This is the document that President James Madison called “a miracle,” author Stephen Covey labelled “inspired,” and Sen. Henry Clay proclaimed “was made not merely for the generation that then existed, but for unlimited, undefined, endless, perpetual posterity.”
Almost every American president has lauded this foundational root of democracy. Gerald Ford stated, “Our Constitution works. Our great republic is a government of laws.” Calvin Coolidge declared, “To live under the American Constitution is the greatest political privilege that was ever accorded to the human race.”
The beauty of the United States Constitution is one of comprehensive, non-discriminatory largess. It protects those whose views we share and those with whom we disagree.
It is wholly, uncompromisingly, and blindly fair. It possesses not Edmund Burke’s “cold neutrality of an impartial judge,” but rather the all-knowing, forgiving compassion of a mother who loves all her children with equal passion. Almost all the world’s constitutions are modeled after ours.
These timeless and universal principals are worth honoring, both on Sept. 17, Constitution Day, and always.

Lori E. Solyom
Lombard


Despite budget, Rauner continues degrading life for people in need
 
After nearly 1,000 days, Gov. Rauner shows little inclination in helping Illinois’ people in need, even with the recent budget passed over Rauner’s heartless veto with help from responsible Republicans.
Ponder state home health care workers, the poorest paid of all state employees at a near poverty level $13 an hour. Rauner refuses to sign off on a measly 48-cent an hour increase authorized by the legislature but which Rauner has power to delay. This has prompted a lawsuit by the Service Employees International Union to force a guy who made $90,000 an hour last year to throw a few crumbs at folks who add much more value to society than Governor Bruce.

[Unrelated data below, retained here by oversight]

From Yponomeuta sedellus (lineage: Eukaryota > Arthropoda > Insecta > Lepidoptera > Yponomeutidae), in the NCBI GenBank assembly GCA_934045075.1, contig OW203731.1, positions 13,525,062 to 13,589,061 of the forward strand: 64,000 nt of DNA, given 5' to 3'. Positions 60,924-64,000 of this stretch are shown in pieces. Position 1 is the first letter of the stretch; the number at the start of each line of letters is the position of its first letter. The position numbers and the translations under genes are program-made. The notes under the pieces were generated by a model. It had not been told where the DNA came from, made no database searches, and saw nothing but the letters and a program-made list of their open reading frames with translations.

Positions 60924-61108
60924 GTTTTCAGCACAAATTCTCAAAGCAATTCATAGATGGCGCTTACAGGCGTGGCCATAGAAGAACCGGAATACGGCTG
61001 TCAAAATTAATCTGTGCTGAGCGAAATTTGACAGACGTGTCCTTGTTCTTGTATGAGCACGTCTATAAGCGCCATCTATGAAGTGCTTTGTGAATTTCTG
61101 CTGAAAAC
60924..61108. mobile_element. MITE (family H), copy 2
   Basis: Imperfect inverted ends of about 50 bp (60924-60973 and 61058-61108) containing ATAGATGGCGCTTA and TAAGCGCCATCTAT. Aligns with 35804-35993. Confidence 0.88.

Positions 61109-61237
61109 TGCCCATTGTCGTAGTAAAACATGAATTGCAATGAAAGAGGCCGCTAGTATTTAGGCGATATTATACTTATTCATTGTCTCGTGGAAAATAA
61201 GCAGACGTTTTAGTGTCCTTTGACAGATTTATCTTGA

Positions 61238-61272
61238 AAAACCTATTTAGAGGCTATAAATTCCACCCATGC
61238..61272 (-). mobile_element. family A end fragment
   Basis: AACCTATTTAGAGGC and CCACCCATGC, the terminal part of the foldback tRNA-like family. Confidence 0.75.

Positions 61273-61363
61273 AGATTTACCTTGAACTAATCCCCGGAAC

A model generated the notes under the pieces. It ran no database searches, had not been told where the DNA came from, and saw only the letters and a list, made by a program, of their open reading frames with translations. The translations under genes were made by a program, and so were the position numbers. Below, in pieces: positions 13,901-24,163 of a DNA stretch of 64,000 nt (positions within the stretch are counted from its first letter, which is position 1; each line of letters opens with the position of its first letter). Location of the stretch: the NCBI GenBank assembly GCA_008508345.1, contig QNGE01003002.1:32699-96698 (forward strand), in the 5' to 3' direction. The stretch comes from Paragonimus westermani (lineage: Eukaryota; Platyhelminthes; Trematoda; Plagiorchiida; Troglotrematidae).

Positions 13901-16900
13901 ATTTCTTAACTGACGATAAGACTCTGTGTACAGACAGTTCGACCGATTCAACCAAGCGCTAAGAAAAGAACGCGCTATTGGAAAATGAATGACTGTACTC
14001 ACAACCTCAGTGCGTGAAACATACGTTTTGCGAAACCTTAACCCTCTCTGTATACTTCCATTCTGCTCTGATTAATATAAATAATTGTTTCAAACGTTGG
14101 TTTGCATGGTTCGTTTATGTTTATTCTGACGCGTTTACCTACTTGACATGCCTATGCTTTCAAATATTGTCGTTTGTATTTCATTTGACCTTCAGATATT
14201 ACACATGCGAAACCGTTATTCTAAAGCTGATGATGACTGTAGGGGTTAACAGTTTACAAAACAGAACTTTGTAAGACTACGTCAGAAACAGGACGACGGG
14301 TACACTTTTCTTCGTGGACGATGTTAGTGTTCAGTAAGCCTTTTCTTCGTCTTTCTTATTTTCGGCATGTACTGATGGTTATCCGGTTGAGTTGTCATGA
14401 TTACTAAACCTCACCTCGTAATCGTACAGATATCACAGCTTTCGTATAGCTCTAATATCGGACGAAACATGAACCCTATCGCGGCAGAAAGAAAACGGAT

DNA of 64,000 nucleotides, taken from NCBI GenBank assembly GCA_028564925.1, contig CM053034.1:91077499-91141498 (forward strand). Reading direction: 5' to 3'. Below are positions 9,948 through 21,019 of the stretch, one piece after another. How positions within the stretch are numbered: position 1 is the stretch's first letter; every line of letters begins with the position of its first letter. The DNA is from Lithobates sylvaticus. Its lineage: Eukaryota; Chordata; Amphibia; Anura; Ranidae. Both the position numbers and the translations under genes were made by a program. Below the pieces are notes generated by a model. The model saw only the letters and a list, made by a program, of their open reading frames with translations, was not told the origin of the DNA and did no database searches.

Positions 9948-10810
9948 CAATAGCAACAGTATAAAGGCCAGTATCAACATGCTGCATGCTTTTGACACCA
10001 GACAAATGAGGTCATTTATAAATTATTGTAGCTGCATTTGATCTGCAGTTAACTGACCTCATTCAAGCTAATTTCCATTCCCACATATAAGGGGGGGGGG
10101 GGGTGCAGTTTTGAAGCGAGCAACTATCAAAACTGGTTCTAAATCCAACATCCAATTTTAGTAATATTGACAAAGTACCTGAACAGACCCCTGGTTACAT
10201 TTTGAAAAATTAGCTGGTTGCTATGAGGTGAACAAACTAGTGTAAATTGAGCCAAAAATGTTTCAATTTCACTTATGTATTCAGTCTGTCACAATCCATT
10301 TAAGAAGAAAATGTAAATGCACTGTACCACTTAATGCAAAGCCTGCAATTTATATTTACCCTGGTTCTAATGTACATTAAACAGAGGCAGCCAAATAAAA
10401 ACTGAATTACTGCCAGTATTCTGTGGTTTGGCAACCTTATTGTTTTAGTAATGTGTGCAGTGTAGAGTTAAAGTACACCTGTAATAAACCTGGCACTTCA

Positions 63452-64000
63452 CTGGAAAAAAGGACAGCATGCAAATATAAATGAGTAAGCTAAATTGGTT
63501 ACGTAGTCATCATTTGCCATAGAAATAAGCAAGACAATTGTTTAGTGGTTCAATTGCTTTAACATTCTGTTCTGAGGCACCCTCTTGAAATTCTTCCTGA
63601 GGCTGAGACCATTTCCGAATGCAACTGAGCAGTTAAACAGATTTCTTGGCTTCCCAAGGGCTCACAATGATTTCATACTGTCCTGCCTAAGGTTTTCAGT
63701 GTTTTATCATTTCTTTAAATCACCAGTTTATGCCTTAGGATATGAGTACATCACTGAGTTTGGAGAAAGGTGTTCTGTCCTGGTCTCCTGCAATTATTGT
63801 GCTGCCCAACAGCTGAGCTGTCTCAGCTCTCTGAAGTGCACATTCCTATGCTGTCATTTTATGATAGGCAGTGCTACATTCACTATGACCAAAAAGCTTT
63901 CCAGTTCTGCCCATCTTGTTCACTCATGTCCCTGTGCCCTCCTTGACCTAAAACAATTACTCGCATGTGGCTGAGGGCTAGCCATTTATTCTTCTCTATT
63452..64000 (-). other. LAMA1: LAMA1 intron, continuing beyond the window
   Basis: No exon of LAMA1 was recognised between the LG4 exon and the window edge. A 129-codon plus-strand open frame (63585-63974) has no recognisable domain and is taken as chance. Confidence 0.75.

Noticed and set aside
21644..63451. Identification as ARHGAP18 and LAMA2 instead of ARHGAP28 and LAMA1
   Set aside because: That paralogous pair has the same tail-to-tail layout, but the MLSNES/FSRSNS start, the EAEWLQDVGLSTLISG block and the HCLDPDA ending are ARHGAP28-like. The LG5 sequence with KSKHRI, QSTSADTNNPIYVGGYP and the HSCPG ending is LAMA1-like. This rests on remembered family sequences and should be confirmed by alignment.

How about social service programs for autism therapy, after-school programs, immigrant integration assistance and burial for the poor? Many agencies providing these services cut back or closed entirely while Rauner promoted his businessman’s holiday agenda.
Rauner has signaled they will get less than the legislature’s budget has authorized. Autism Program of Illinois closed its doors in June and will be hard-pressed to function even if Rauner releases desperately needed funds.
As former program director Russ Bonanno lamented, “I’m not sure what will come back. It’s not like a light switch that you can cut off, then start up later expecting to pick up where we left off.”
Consider Illinois’ staggering $15 billion bill backlog. Rauner has yet to issue bonds at lower interest rates to save $2 million a day in late payment penalties; $6 billion in savings overall. Rauner demands hundreds of millions in cuts, many affecting critical social services, before such borrowing. Delay cost since the budget passed? $120 million.
How the governor sleeps at night escapes me. Apparently, you can lead Gov. Rauner to a sensible budget serving the people, but you can’t make him govern.
Walt Zlotow
Glen Ellyn




Technology transforming everyday life, future

By
DAVID F. LARSON, ED.D.
Superintendent, Glenbard Township High School District 87